Traveling around the world is something many people dream about doing. Friends and family expressed their amazement that I was going and wondered how I had managed to pull it off.
In 2008, the perfect storm of opportunity had arisen for me. I was finally done with higher education. I had a decent amount of savings. I was working at a contract job. I was as free from responsibilities as I was ever going to be. The only obligation I had to meet was my monthly student loan repayment. This made the decision to go for it really easy. So I went.
In many ways, it was just that simple. Everything else was just part of the plan, another step towards the goal of departure. I devoured travel guidebooks and articles online. I pored over maps plotting different itineraries. I made plans to travel different legs of the trip with different friends along the way and got in touch with friends and family living overseas to fit visits in along the way. The decision that I was going to go had been the hardest part.
There were a few key moments where I had to reinforce my decision to travel around the world with some concrete action:
Buying the Ticket.
This was an amazing and expensive moment when I pulled out my credit card and handed it over to the travel agent. $CHA-CHING$! I had never spent so much money for one purchase before in my life (not even my outrageous annual tuition fees for university). I am prone to buyer’s remorse. Buying my RTW ticket was no different. I had a tiny heart attack as the agent swiped my card. While the cost certainly set the butterflies in motion in my stomach, I was even more excited and panicked because in this moment I realized I was really going.
Quitting the Job.
Cutting myself off from a steady source of income was not an easy decision. I am sure there are people who ditch their jobs and never look back. I am not one of them. Maybe it would have been easier if I had hated my job, but I had landed a decent-paying and fulfilling job. Plus, I had never quit a job before. It came time to hand in my two weeks notice. I started to over-think and my conscience was not giving me a moment’s peace over resigning. Fortune interrupted while I was on my way to talk to my boss. I got a call from my friend in Israel,who announced she was overhauling her own life plans. Her resolve gave me some desperately needed perspective. I handed in a polite letter of resignation and gave sincere thanks for the experience to my boss. His reaction was surprising: he thanked me for all my work and wished me a wonderful experience.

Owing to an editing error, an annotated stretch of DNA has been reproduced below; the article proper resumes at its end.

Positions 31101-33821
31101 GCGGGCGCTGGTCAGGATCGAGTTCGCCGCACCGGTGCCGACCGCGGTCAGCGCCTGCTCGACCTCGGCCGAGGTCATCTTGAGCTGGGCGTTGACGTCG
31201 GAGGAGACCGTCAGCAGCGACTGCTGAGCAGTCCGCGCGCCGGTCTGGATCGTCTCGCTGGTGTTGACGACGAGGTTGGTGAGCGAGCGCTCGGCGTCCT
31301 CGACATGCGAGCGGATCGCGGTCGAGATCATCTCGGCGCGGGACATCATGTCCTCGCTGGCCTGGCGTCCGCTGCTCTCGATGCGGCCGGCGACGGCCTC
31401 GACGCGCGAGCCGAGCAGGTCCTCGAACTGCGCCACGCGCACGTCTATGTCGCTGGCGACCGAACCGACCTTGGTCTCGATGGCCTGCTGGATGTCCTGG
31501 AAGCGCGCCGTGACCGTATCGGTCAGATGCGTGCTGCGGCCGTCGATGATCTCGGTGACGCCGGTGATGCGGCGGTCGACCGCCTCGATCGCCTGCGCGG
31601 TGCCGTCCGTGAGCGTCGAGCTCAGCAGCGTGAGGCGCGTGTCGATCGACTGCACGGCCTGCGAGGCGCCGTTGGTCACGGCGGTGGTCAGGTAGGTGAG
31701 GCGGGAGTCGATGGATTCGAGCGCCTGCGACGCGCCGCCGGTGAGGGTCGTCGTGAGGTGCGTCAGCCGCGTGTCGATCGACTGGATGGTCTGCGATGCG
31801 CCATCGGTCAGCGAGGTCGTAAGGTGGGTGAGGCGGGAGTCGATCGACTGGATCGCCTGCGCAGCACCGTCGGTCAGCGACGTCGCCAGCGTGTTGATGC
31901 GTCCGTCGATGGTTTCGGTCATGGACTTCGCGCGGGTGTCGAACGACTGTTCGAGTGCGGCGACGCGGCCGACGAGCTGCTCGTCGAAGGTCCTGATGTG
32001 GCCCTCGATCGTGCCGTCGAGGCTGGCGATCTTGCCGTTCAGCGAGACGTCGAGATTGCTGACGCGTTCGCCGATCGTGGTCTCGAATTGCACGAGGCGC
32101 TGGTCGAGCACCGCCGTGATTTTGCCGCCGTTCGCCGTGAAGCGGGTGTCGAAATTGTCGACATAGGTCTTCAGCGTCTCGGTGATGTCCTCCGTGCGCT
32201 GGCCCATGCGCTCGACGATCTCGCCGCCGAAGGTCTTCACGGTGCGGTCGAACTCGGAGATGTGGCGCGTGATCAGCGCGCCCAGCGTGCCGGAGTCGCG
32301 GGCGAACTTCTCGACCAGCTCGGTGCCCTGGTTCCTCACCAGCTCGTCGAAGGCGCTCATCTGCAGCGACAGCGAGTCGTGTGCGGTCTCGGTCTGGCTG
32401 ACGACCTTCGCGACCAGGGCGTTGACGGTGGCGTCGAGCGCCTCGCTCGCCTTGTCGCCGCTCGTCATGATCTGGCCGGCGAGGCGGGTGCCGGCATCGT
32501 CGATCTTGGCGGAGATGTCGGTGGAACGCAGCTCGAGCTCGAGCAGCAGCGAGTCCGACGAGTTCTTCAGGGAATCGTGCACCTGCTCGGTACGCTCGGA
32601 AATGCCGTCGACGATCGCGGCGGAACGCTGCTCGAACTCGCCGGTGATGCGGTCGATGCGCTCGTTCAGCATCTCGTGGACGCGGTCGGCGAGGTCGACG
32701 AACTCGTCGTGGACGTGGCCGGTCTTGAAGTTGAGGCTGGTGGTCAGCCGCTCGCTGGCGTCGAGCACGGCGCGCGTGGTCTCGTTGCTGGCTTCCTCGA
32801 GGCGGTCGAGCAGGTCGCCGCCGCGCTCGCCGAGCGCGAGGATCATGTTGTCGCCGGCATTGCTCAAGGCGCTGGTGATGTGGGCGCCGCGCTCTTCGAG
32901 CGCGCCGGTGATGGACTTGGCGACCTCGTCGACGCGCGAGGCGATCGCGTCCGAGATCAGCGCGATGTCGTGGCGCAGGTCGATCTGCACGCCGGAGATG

Boarding the Plane.
Once you board a plane, you commit. Up until that point, my trip around the world had seemed like a cool story I made up to make myself sound more interesting. I had been so busy wrapping up my job and sorting out an astonishing number of things to do before I leave that the fact that I was going on an amazing trip for a very long time had not fully registered. I suspected I would spontaneously combust from anxiety when I got on the plane.
Thankfully I did not, and lived on to board many planes and travel to many places.